Orkney’s MSP, Liam McArthur, has sought the support of his parliamentary colleagues for a national project which aims to protect Scotland’s heritage sites from the threat of coastal erosion.
Rising sea levels brought about by climate change could erode many heritage sites across Scotland, including a number of high-risk cases in Orkney.
Scotland’s Coastal Heritage at Risk Project (SCHARP), managed by the SCAPE Trust at the University of St Andrews, aims to find instances where interventions are required through empowering members of the public to identify, record and monitor coastlines. Over 1000 volunteers across the country have already been trained by the project to carry out the surveys.
Mr McArthur has lodged a parliamentary motion recognising the importance of SCHARP and has also written to MSP colleagues urging them to use the summer recess to visit ‘at risk’ sites in their constituencies and regions to learn more about how the project works and meet local volunteers.
Orkney’s MSP commented:
“Scotland is fortunate in having heritage sites that are genuinely world class. Sadly, many are under threat from coastal erosion and the effects of climate change.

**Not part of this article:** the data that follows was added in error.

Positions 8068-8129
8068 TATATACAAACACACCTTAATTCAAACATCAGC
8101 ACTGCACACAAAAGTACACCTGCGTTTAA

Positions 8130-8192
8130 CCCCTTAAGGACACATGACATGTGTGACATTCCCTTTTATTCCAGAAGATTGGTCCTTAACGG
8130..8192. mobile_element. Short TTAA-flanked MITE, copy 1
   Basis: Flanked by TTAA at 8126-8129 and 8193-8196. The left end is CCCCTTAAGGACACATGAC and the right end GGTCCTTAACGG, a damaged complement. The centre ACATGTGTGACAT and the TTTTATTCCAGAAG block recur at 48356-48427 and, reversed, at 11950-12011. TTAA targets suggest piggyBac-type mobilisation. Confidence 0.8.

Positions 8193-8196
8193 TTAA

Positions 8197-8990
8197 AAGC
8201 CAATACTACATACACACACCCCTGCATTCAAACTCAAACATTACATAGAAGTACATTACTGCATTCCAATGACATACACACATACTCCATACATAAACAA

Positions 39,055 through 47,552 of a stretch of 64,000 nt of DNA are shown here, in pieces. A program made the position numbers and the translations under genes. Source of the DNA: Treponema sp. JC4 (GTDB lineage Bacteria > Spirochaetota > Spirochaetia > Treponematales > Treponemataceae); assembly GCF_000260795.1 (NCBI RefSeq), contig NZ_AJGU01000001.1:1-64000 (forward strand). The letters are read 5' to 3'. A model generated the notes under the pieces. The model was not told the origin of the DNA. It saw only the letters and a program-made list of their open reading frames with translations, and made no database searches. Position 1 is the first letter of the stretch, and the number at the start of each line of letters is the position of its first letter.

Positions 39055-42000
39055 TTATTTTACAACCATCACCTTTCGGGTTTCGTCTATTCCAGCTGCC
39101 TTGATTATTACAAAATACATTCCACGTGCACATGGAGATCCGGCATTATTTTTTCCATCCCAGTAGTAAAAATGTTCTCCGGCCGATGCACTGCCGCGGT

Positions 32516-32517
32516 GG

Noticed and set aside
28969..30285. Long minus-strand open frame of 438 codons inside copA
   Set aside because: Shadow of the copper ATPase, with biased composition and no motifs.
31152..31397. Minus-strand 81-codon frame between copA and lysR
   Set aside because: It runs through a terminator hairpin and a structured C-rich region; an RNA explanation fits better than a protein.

“SCHARP is doing brilliant work engaging communities with this issue and working to identify and protect sites across Scotland, including a number here in Orkney. Without the work of volunteers, however, this would simply not be possible. Those who get involved, devoting their time, energy and local knowledge, are due an enormous debt of gratitude.
“For example, volunteers in Sanday helped to move and rebuild eroding structures from the Meur Burnt Mound to the local heritage centre, preserving an important cultural and historical attraction. This is just one example of the invaluable work carried out by volunteers that will allow current and future generations a better understanding of their heritage.
“I know there is similar great work being undertaken in communities across Scotland and I’ve written to my MSP colleagues encouraging them to find out more about what is happening in their constituencies and regions. The summer recess provides a perfect opportunity to get out and learn more about these projects and the volunteers that make them possible.”